The Golfavore’s Dilemma

I’m not a survivalist, but I sometimes wonder whether I could get by as a golfavore: a person who eats only foods available on his golf course. There are fish in the pond and turkeys in the woods, and I’d always have plenty of venison. Berries near the fourth and fifth tees. Corn in the field you drive through to get to the driving range. And, if the alternative was starvation, tons of acorns.


Recently, I made Golf-Course Apple Crisp, using apples from a tree at the bottom of the second fairway and crab apples from a tree between the seventh green and the eighth tee. I gathered the raw ingredients in the optional “shelf” of my Big Max Blade + pushcart:


And I adapted the apple-crisp recipe from the first edition of my wife’s first cookbook, Beat This, which the novelist Elizabeth Berg once described on NPR as “the book I have probably recommended more than any other”:


I tested it on my wife and me first. It was really, really good: the crab apples, which in our area have been superabundant and enormous this year, added the perfect amount of tartness. Then I made it again, for the old ladies I play bridge with, at our regular Thursday-night potluck dinner and bridge game.


As the bridge ladies and I were getting stuff ready in the kitchen, one of them knocked my apple-crisp pan, which I hadn’t cooked yet, onto the floor, and it landed upside down. So we did exactly what my golf buddies and I would have done: we used spatulas to scrape up the sliced apples and the brown-sugar-and-oatmeal topping, along with unknown quantities of dirt, sand, rug fuzz, dog hair, spilled dishwasher detergent, and who knows what else, and dumped everything back in the pan. Then we baked it and ate it anyway, with Ben & Jerry’s vanilla ice cream, and it was really, really good.

My golf group and my bridge group aren’t all that different, even though in my golf group I’m kind of old and there are no women, while in my bridge group I’m the youngest and there are usually no other men. The language is essentially the same. Carol, who is my mother’s age, was a schoolteacher many years ago. One day, she went to work in a white blouse, red slacks, and blue-and-white spectator pumps. A little boy ran into her in the hall, looked up at her in awe, and said, “Miss, you look like a fuckin’ flag.”


Rangefinders, Ivan Lendl, Lawyer Feet, a Lazy Thirty-Year-Old, a Hole-in-One, and Vegan Burgers for Dinner


My ancient laser rangefinder, a Bushnell PinSeeker 1500 (above, left), finally stopped working. The low-battery warning began flashing and wouldn’t stop, even though I replaced the battery, twice, using fresh spares from my golf bag. As soon as I got home, I ordered a new Bushnell Tour Z6 (above, right), for three hundred dollars. The Z6 is quite a bit smaller than the PinSeeker, and it weighs almost four ounces less—a potential advantage in competition.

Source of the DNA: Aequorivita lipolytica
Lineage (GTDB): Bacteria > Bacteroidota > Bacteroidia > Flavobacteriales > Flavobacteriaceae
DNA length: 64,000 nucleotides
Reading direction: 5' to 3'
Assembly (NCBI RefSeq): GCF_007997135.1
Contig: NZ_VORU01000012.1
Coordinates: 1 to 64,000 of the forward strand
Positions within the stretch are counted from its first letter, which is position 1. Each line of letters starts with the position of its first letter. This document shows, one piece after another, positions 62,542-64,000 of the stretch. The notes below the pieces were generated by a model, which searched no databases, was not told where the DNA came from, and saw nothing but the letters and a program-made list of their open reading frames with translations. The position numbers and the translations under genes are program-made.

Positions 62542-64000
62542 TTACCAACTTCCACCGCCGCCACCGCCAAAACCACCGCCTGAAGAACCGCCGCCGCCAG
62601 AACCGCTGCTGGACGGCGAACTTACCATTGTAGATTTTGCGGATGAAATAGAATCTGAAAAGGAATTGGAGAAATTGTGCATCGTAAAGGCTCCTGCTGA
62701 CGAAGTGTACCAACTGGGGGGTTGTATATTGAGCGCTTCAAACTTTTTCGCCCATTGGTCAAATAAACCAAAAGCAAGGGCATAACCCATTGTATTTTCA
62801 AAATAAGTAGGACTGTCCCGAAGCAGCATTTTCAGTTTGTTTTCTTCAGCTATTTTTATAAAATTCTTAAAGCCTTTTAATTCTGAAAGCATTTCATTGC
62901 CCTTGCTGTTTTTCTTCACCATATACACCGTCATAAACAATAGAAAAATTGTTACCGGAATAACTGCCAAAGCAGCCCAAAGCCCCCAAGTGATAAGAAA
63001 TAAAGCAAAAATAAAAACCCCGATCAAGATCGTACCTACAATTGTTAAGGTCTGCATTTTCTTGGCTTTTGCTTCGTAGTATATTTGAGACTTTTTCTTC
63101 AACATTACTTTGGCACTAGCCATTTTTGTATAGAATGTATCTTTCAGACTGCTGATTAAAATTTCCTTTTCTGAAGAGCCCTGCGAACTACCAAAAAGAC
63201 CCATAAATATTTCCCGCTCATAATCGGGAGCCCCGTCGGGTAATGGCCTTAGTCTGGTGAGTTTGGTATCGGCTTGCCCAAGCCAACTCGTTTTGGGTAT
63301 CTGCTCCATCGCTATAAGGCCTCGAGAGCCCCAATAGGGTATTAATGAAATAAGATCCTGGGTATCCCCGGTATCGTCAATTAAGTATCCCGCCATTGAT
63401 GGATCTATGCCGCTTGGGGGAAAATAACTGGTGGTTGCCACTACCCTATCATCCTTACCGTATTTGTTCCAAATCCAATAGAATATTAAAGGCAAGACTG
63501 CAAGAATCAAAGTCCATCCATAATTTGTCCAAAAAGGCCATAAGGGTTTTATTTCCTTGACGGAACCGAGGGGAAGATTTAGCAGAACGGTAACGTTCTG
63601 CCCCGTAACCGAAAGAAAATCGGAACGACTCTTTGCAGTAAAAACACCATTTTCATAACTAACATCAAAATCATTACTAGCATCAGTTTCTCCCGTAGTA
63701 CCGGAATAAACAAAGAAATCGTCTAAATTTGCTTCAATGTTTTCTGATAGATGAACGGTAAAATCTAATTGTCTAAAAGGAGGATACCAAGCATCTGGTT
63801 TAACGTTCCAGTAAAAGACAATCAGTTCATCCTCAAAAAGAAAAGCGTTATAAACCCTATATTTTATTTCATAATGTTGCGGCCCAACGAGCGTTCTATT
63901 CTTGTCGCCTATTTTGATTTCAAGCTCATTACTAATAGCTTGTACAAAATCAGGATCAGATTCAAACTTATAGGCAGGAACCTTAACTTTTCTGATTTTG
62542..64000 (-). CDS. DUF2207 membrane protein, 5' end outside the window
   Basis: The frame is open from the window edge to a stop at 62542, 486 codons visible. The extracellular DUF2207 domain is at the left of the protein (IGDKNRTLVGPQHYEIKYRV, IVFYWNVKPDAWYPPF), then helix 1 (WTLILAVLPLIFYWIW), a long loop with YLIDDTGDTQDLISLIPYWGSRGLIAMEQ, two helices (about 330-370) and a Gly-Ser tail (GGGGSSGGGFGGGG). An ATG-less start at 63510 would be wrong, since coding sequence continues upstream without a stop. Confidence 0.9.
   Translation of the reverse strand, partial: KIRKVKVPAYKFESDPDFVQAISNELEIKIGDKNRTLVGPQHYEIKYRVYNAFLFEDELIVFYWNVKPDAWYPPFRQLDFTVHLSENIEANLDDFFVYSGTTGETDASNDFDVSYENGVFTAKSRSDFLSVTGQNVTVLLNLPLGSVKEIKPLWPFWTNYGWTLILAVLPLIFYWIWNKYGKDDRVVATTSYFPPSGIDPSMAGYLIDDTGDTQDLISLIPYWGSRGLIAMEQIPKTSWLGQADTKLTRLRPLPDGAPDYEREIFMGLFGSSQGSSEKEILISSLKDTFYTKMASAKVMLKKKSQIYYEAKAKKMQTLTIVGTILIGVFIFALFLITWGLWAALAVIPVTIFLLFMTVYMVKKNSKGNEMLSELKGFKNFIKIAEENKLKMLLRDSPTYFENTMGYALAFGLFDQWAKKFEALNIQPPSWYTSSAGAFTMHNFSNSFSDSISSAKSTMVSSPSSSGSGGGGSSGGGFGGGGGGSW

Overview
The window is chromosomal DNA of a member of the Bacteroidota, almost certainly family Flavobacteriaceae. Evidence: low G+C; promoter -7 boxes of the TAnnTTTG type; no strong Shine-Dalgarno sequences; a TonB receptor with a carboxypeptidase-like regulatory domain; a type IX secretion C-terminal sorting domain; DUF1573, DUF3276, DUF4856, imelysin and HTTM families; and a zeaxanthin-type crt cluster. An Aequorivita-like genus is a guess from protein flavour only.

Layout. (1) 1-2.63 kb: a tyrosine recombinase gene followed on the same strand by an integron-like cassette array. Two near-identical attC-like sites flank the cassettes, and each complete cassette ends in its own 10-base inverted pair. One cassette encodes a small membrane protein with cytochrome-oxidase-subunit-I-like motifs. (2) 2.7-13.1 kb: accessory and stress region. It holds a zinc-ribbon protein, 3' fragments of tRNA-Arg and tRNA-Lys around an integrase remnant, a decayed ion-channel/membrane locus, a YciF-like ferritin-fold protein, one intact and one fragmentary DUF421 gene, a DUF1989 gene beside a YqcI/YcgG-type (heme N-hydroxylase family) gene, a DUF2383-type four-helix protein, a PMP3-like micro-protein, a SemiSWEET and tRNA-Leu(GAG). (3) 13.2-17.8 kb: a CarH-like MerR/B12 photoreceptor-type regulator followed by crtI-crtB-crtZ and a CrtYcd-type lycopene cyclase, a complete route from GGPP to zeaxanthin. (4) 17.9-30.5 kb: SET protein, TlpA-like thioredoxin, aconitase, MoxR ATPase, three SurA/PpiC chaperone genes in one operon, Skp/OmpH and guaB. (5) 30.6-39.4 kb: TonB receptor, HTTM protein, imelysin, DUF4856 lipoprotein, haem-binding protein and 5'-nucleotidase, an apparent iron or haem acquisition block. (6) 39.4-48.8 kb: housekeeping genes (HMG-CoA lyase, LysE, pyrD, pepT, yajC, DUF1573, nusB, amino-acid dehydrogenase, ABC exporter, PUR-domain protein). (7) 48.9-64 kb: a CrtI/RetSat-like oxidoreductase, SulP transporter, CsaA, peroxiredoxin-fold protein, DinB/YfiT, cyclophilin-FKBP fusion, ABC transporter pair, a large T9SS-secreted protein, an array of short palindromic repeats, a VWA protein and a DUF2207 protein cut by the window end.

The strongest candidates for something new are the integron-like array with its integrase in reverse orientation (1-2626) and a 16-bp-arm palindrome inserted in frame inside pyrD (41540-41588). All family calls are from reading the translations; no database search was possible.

The day after the Z6 arrived, I was rummaging in my desk and came across an unopened package of the kind of batteries the PinSeeker used to use. Out of curiosity, I popped one in, and—what do you know?—it worked just fine. I guess that carrying two nine-volt batteries in your golf bag for more than a year isn’t a good idea, as far as the batteries are concerned. So I now have two perfectly functioning laser rangefinders, and I’ll thank you not to mention that to my wife.

I used the Z6 for the first time on Friday, in a match at home. The match was Addison and me against Ray and our Close Personal Friend Ivan Lendl, who belongs to a couple of clubs in our area, including our Enemy Club. I won’t bore you with the details, except to say that I had a short birdie putt on the eighteenth hole to square the match, and missed it. But Addison had a slightly longer birdie putt to do the same thing and made it, so good for us. We’re all square for now, and we will play a rematch at a time and place to be determined.

lendl hybrid

In the photo above, Ivan is using his own rangefinder, which is Bushnell’s “hybrid” model. It has a laser, like mine, but it also has a GPS unit, which is sort of grafted onto the side. I asked him whether he ever used the GPS part, and he said he didn’t because the GPS part (like all GPS yardage devices) is so power-hungry that if you use it you have to recharge it after every round.

bushnell hybrid

About thirty minutes after our match was over, Addison and I played again, in the Friday-afternoon edition of the Sunday Morning Group. During that round, several unusual things happened. First, Other Gene joined us late and played without shoes or socks, giving the rest of us a close look at something you don’t see on a golf course every day: lawyer feet.


Second, Austin, who is thirty years old and was the second youngest person playing that afternoon, took a cart after nine holes:

austin cart

Third, on the third hole—a 185-yard par 3—David W. hit a gorgeous 4-iron shot, which landed on the green, rolled toward the flag, and disappeared. Nobody in our group, including David, could see well enough to be certain what had happened, but we had a feeling. 

Because this was an S.M.G.-sanctioned outing, David will receive $250 from the Slush Fund. (An non-Sunday-morning outing is considered sanctioned if an email inviting everyone to join goes out in advance over the S.M.G. Listserv.) If David had done the same thing on a Sunday morning, he’d have received twice as much.